The usual answer to all this is an undersaddle transducer pickup. These come in many guises – coaxial cable, electret film, piezoelectric sensor – and are marketed under many brand names, but they all work pretty much along the same lines.
The medium picks up vibrations, which are then converted into electrical voltages in a more or (usually) less linear fashion.
These pickups sit right under the saddle, so that’s pretty much all they ‘see’. Their ‘view’ is extremely limited, and they’re blind to body resonances and the difference between tone woods.
If these pickups all sound a bit samey, it’s because they all deliver an ultra-direct signal with very little spatial depth.
On top of that, they color the signal in a way that no tone control on earth can truly fix. That added but unwanted flavoring is particularly perceptible with soft-sounding nylon strings.
These pickups are the bottleneck of amplified guitar tone – no acoustic sound passes through without getting the squeeze. This is why the real challenge for an acoustic guitar amp is not to deliver the most linear response that physics will allow; instead, it is to restore at least some of the gorgeous tone mangled by that pickup.
Convenience over excellence and acoustic amplifiers
Their drawbacks notwithstanding, these systems have become the standard simply because they are so wonderfully easy to use. Plug and play all your cares away.
But a good cook makes do with what’s at hand. And a good acoustic amp can help you cook up a tastier sonic treat by providing a tone control designed specifically to spice up the sound of nylon-string guitars.
There aren’t many of those around. And even fewer are able to jazz up that sterile piezo tone. The era amps are certainly among this rare breed.
Getting the perfect live acoustic tone with an amp
Dialing in a sweet sound on stage is simple – but not easy.
The first the thing to do when you take the stage is aim the amp towards your head by setting it at an angle, or better yet, on a stand.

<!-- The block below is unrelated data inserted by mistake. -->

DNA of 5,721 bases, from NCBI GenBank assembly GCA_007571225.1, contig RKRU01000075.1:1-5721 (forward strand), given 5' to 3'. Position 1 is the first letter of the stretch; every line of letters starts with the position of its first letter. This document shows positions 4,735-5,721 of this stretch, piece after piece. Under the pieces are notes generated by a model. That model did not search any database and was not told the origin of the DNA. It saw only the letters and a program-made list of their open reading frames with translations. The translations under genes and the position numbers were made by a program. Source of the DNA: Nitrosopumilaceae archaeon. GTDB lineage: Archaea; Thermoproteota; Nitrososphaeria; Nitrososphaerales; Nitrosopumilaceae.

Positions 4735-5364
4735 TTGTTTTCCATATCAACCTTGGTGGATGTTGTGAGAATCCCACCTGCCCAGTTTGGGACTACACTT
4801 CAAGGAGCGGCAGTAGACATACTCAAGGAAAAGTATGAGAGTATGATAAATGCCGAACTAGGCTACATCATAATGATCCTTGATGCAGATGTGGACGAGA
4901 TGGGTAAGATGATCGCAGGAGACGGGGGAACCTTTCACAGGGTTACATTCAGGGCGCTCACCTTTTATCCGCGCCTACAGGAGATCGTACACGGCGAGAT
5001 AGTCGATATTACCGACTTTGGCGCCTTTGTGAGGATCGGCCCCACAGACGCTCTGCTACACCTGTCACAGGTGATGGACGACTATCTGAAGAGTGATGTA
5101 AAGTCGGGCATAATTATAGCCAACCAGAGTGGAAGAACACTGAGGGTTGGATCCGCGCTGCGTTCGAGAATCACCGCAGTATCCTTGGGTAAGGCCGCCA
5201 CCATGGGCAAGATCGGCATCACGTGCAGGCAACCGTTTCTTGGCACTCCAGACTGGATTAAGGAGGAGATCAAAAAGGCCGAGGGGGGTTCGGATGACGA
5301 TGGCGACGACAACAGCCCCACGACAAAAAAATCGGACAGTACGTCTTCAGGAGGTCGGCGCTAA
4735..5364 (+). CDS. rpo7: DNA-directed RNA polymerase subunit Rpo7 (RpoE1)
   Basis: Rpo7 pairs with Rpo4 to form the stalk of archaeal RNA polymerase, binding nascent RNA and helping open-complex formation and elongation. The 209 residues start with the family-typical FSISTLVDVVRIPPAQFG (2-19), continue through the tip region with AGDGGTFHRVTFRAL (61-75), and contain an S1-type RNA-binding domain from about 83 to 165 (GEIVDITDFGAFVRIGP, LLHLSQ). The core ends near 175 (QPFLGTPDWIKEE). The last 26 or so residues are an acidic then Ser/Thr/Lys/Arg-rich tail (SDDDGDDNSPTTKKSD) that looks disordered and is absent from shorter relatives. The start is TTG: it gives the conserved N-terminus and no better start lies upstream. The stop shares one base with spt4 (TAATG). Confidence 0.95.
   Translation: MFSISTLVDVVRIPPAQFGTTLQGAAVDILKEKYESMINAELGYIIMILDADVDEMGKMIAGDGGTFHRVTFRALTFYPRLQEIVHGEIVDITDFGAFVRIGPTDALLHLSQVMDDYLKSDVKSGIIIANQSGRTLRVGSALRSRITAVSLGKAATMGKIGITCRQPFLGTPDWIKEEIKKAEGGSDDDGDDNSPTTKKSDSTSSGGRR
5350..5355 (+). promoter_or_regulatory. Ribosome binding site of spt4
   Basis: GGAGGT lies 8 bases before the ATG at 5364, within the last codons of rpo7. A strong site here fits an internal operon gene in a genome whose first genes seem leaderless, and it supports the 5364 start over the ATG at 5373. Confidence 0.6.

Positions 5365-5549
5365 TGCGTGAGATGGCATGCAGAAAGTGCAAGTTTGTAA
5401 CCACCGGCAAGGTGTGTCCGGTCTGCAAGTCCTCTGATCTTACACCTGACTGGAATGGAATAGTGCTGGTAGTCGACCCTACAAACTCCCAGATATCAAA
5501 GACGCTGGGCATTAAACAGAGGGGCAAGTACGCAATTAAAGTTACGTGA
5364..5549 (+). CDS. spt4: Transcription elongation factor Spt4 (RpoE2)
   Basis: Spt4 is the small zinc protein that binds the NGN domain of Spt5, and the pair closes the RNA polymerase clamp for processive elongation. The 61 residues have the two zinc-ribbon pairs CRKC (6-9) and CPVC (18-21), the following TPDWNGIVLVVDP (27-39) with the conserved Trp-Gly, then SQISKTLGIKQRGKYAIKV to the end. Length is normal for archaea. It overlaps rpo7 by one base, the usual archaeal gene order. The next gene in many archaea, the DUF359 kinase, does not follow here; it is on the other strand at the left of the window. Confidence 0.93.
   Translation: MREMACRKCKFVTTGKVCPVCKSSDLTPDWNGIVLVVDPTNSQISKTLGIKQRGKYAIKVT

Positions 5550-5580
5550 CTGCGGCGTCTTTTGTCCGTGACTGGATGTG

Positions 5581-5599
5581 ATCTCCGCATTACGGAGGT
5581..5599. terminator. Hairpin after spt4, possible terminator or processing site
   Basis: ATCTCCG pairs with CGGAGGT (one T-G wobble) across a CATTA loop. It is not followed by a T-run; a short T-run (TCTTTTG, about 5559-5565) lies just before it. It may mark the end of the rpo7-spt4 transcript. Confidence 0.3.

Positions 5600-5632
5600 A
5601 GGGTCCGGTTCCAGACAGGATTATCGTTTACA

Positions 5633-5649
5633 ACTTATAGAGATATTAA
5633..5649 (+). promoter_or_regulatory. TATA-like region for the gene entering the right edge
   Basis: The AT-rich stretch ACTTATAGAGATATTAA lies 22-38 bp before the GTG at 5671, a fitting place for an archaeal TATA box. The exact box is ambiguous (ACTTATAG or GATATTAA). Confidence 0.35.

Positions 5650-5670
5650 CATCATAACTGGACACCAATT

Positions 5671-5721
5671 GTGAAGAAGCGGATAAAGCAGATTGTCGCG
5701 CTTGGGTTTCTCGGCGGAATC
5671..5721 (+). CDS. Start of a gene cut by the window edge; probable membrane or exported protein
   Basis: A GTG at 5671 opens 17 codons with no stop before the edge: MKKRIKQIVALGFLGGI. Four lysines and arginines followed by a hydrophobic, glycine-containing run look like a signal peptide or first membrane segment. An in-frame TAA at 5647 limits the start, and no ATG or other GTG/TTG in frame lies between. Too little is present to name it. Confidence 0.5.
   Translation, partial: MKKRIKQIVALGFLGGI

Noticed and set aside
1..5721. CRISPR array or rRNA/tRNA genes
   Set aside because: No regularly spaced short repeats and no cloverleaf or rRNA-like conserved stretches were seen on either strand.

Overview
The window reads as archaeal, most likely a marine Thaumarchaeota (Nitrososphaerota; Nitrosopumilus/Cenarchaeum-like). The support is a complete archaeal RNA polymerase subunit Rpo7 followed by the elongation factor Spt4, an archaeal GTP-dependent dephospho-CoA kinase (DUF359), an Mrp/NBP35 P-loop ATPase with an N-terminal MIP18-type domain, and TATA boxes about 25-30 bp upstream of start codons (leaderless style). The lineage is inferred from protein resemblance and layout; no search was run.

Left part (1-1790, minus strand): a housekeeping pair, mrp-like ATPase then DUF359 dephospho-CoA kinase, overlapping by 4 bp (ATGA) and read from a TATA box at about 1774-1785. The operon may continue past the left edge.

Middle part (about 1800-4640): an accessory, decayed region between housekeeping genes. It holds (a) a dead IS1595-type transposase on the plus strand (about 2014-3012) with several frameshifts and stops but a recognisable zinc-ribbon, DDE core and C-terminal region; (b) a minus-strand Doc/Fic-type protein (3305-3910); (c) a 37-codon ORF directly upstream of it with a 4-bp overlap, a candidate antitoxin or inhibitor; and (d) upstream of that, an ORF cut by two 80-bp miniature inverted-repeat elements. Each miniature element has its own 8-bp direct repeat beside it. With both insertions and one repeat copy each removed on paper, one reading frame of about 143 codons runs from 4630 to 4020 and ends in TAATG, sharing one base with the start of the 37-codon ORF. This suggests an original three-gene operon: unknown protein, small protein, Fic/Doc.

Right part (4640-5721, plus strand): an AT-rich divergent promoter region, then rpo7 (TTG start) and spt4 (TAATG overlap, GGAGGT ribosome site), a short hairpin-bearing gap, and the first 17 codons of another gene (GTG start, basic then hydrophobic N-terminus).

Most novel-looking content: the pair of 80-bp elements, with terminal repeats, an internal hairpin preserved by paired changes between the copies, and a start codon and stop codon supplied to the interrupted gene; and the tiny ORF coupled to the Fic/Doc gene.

After all, you want your fellow musicians and the audience to reap the rewards of the 10,000 hours you spent practicing while your friends played Pac-Man.
The mids are where it’s at
A nylon-string guitar usually sits easier in the mix than a steel-string because it serves up a powerful midrange.
Do not – and I repeat – do not dial those mids out. You want your guitar to carve out its slice of the band’s sonic pie.
Those midrange frequencies cut through the mix to help your instrument stand out in the soundscape.
Back off the bass, though, as reinforced nylon strings tend to be boomier than their steel counterparts. The 12 o’clock position for tone controls and a slightly lower bass setting is a good starting point – that is, if you have a good amp built up a savvy designer with a sensible plan.
Tone fine-tuning for purists…
That’s pretty much it.
Effects like chorus usually need the shimmering top end of steel strings to shine. More often than not, the result with nylon strings is disappointing.
If you want a modulation effect, try a phaser. You may have to dial down the bass even further, as some filter sweeps will bring more low frequencies to the fore.
…and for avant-gardists
Those tips only apply if you’re aiming for a sweet, reasonably natural sound for song accompaniment, fingerpicking and chord work.
If you wish to stray far from the beaten sonic path, than feel free to plug into any kind of signal processor you care to explore.
Here’s an unorthodox tip for the very bold: plug a nylon-string guitar with a built-in piezo pickup into an electric guitar amp, preferably in crunch or high-gain mode.
You’ll be surprised at how close this gets to an actual electric guitar sound – certainly far closer than with a steel-string acoustic!
You’ll have to find a way to deal with the feedback, though. But then Ted Nugent made a career of that with his Gibson ES-175s, didn’t he?
We hope this blog gave you a pieces of inspiration the next time you’re plugging in! But what about you? Have you had good or bad experiences amplifying your nylon-string guitar? Let us know in the comments!
First published: June 22 2018. Most recent update: June 22 2018.